We got the van on Friday, at an amazing price. $9,400 off MSRP, almost 25% off. We couldn’t turn that one down, so we’re the proud owners of a White (almost all of them are, but that’s what we wanted. More on that later) 2017 Ford Transit 350 Cargo van. It has an enormous amount of interior space and about 6 1/2 feet of headroom. We’re working on designs and doing tons of research on the buildout. It’s a blank slate for now. Here we go!
As we’ve been talking about designing our van conversion to be able to sustain us away from RV Park hookups, a lot of folks have asked us if we’re installing solar. Solar is great, but it has its’ limits. The off-grid enabler for us is a combination of a Lithium Phosphate (LiFePO4) battery and a dedicated alternator to charge the battery. While a 100 watt solar panel can be expected to average about 30 amp hours per day, our alternator can charge at up to 250 amps. At idle, it will charge at about 150-160 amps. This means we could make a run to the grocery store and charge the batteries more than several solar panels could do in an entire day. Now if we’re parked for days on end and don’t want to crank the engine, solar is great but still may not keep up with demand. But if we’re on the move every few days, the alternator/lithium battery combo is going to be an amazing enabler of off grid touring.
The alternator kit for the Ford Transit sold by Nations Starter is a pretty amazing piece of engineering. Someone did a lot of engineering to figure out how to get it into an already tight engine compartment. On looking at the instructions, we decided it was way beyond our ability. We took it to two mechanics, and they wisely declined. Finally, we got in touch with Precision Rescue Vehicles, a local upfitter that specializes in converting vehicles into ambulances, firefighting vehicles and the like. I wasn’t sure they’d take a private job, but they were happy to do it. And we ended up finding out why other mechanics were reticent to take it on. When the tech at Precision re-connected the vehicle electrical cables, there was one that could go back together two ways. We’re used to these things being keyed to connect only one way. But for once, it was not the case and the easy error fried the vehicle’s computer. So off to Ford went the van, and we didn’t get it back for 3 weeks. But the great folks at Rescue took care of everything and it was back to us for the first steps at getting our electrical system set up. First, the BalMar MC-614 voltage regulator located under the hood needed to be programmed for the Elite Power Systems GBS 400 Amp Hour battery. It’s an open hood job with a magnet to manipulate the reed switch buried inside. Tricky, but I got the hang of it. The GBS battery, which is really 4 3.2 V cells, needed balancers to keep the cells at the same level. Easy to install. Then moving the battery into the vehicle. At 120 pounds, not so easy. Conventional batteries with similar capacity would weigh far more, however. Once connected to the lines, welding cable actually, brought inside by PRV, we connected the alternator and the Victron BMV-700 battery monitor to the system. Then, the moment of truth. Battery showing 12.9 V. Start engine! And, OH YEAH! At idle, over 150 amps of charge coming in. Wow.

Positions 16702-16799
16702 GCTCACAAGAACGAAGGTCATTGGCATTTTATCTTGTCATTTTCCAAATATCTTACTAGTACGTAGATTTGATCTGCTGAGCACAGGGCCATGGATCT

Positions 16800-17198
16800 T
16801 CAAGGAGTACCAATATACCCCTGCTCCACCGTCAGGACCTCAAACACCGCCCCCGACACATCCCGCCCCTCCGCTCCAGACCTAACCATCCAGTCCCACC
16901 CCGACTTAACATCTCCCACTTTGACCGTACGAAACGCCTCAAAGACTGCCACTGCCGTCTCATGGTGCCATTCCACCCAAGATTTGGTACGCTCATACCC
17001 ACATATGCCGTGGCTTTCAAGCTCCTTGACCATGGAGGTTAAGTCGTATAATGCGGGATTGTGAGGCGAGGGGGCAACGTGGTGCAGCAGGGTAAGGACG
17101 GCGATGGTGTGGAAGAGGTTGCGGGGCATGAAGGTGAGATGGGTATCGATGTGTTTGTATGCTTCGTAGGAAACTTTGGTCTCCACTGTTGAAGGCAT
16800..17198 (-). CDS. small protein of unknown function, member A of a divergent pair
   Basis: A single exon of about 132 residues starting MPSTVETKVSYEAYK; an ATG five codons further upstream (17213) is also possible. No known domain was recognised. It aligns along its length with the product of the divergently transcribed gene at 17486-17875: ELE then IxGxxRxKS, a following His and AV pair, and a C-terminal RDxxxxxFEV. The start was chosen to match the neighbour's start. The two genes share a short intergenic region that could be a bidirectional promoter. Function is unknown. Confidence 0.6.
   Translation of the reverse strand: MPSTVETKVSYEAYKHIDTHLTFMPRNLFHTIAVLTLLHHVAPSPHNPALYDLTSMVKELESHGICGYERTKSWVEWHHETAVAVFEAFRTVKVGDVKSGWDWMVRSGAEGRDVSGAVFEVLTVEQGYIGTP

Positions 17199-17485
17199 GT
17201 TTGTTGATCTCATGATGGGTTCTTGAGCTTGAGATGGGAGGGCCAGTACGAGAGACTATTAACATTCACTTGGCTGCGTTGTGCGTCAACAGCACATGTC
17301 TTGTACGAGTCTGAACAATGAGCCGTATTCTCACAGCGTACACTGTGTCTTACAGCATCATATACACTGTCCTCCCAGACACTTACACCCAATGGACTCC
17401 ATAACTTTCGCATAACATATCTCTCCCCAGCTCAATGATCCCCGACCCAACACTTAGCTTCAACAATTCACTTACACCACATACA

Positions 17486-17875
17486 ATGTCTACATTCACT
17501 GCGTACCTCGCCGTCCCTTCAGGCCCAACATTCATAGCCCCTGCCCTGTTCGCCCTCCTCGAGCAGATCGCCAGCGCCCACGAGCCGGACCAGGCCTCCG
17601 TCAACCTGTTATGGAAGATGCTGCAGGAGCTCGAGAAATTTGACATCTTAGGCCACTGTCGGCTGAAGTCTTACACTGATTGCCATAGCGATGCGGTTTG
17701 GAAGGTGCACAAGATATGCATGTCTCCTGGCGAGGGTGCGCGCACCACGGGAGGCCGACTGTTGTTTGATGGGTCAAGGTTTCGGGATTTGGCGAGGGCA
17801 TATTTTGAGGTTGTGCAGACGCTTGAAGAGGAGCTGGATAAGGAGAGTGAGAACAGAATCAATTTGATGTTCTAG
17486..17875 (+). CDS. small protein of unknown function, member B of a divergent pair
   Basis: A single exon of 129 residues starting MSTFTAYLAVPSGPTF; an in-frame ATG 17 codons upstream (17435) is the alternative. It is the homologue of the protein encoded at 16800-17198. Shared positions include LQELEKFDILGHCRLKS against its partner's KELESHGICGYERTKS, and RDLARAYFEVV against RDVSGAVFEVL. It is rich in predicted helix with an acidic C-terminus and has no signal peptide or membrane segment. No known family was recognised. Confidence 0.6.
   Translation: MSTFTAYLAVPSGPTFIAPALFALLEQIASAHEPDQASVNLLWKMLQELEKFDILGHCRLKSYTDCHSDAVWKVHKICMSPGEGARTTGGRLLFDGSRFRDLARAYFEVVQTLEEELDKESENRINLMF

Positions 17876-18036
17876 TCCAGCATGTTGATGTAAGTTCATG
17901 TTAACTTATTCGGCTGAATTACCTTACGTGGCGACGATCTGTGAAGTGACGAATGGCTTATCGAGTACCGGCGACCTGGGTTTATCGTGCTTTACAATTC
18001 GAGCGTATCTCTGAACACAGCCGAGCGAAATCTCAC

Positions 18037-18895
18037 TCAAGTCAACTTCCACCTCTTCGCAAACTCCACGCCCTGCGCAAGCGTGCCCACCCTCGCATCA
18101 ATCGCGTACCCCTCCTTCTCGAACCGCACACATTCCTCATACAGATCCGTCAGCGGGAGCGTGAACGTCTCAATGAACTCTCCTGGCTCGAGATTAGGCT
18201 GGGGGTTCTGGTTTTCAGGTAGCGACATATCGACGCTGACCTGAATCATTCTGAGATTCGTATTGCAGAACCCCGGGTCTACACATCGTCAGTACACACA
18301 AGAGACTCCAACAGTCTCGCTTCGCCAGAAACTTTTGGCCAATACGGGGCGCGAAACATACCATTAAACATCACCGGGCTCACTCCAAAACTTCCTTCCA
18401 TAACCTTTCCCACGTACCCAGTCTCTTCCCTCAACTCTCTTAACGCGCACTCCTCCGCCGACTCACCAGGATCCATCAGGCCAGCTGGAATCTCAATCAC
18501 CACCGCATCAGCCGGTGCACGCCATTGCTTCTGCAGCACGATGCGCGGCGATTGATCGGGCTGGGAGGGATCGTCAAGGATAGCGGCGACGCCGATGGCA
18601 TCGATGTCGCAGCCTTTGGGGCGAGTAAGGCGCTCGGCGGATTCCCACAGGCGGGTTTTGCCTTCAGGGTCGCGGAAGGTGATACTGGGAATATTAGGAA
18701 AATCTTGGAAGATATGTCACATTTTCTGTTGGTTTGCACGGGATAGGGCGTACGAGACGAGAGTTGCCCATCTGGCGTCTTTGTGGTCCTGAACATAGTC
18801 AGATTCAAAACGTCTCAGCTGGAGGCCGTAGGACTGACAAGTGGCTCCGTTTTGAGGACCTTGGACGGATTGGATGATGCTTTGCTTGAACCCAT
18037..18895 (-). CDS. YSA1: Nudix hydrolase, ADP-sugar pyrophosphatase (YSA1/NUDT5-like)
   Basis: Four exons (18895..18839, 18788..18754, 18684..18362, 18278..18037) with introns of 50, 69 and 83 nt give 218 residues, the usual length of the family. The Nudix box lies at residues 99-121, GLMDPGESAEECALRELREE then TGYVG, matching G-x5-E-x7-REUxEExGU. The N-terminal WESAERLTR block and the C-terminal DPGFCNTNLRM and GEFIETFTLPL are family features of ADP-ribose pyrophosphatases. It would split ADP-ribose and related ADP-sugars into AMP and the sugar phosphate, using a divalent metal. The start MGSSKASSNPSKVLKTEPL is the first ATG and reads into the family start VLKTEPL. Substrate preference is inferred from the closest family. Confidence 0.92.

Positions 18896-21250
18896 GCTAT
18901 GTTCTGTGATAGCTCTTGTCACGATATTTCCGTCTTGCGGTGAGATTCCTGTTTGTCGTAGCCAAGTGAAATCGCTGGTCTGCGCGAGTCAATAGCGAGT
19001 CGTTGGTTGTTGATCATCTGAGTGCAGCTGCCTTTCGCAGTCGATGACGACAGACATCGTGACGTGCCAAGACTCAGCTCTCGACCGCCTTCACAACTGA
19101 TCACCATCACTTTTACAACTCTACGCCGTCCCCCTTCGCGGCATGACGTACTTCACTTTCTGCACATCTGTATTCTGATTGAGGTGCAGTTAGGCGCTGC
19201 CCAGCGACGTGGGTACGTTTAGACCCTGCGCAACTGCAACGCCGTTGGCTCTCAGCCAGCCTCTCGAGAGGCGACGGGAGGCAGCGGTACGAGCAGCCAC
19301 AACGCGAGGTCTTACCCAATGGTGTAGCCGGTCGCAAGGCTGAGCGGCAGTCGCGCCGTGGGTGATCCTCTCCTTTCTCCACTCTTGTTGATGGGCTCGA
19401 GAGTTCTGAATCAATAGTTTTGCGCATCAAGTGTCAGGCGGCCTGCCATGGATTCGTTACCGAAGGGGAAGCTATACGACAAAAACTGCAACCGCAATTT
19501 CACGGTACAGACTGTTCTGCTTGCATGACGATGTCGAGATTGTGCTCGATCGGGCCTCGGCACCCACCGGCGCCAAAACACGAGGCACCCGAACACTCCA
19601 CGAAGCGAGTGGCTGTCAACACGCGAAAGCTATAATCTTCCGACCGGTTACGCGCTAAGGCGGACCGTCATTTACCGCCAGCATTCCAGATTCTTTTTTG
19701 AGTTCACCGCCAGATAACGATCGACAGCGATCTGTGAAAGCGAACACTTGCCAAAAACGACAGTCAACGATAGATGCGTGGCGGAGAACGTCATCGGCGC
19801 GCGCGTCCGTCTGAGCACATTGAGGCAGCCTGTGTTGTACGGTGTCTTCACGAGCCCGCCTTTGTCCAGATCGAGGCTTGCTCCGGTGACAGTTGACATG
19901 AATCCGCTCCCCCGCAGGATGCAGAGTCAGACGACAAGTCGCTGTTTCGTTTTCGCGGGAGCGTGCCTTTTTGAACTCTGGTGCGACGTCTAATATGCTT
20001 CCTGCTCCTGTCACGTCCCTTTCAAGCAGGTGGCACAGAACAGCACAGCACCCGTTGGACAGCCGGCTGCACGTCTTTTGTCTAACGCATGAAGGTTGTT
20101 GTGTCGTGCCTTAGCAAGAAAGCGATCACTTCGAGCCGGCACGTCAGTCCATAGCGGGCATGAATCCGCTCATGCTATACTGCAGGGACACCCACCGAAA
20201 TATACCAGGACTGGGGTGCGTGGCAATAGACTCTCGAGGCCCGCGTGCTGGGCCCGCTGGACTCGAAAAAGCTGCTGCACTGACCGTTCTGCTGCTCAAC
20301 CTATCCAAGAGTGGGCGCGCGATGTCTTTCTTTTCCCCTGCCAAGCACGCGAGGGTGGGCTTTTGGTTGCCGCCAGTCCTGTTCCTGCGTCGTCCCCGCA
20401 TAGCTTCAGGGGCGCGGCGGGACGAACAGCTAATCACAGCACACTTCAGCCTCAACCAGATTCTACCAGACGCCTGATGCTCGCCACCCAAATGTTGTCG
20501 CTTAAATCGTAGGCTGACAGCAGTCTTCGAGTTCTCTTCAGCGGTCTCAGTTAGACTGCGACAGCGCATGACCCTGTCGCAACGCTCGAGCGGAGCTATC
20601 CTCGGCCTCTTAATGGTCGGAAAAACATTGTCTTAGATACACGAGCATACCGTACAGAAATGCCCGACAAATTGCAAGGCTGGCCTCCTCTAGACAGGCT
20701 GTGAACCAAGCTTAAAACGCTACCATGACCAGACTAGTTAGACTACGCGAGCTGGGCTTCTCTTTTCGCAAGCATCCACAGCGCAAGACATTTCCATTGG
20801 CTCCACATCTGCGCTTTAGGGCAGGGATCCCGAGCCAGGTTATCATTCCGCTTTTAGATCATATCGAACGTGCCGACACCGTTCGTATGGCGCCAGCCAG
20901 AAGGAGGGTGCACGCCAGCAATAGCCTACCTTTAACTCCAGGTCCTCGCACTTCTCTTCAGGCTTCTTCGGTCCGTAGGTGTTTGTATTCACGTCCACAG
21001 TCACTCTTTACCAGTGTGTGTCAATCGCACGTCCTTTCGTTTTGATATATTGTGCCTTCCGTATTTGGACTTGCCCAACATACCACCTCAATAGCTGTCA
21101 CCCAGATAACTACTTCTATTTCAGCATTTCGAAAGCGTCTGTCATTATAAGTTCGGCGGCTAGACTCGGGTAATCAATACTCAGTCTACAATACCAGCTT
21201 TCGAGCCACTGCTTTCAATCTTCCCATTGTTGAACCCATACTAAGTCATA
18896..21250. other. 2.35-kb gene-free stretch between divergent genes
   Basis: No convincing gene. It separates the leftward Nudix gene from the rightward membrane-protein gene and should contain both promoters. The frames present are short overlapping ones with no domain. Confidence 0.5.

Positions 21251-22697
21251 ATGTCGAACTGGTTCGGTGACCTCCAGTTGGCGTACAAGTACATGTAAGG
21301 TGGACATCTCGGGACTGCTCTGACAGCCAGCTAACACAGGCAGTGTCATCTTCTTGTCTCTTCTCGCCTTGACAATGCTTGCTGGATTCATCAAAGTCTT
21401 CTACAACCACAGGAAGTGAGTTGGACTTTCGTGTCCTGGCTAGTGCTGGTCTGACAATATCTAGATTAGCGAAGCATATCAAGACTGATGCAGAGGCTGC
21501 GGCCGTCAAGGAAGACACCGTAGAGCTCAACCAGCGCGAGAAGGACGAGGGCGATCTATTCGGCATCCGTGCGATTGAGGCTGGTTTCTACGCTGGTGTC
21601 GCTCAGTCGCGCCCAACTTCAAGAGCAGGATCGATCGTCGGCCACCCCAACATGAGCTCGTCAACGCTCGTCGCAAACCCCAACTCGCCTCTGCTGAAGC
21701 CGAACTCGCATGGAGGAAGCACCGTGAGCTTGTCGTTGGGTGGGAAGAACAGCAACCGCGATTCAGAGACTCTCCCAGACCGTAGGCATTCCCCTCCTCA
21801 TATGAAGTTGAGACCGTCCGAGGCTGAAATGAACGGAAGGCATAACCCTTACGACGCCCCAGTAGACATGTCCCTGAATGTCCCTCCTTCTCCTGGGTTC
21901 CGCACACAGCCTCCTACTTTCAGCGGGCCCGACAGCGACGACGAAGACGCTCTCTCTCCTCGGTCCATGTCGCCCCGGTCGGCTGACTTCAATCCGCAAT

Stay tuned for more!
Next Step was to connect the Victron MultiPlus Inverter Charger. So far, so good. It powers up just fine.
Progress report to the chief engineer. He suggested we enlarge the litter box.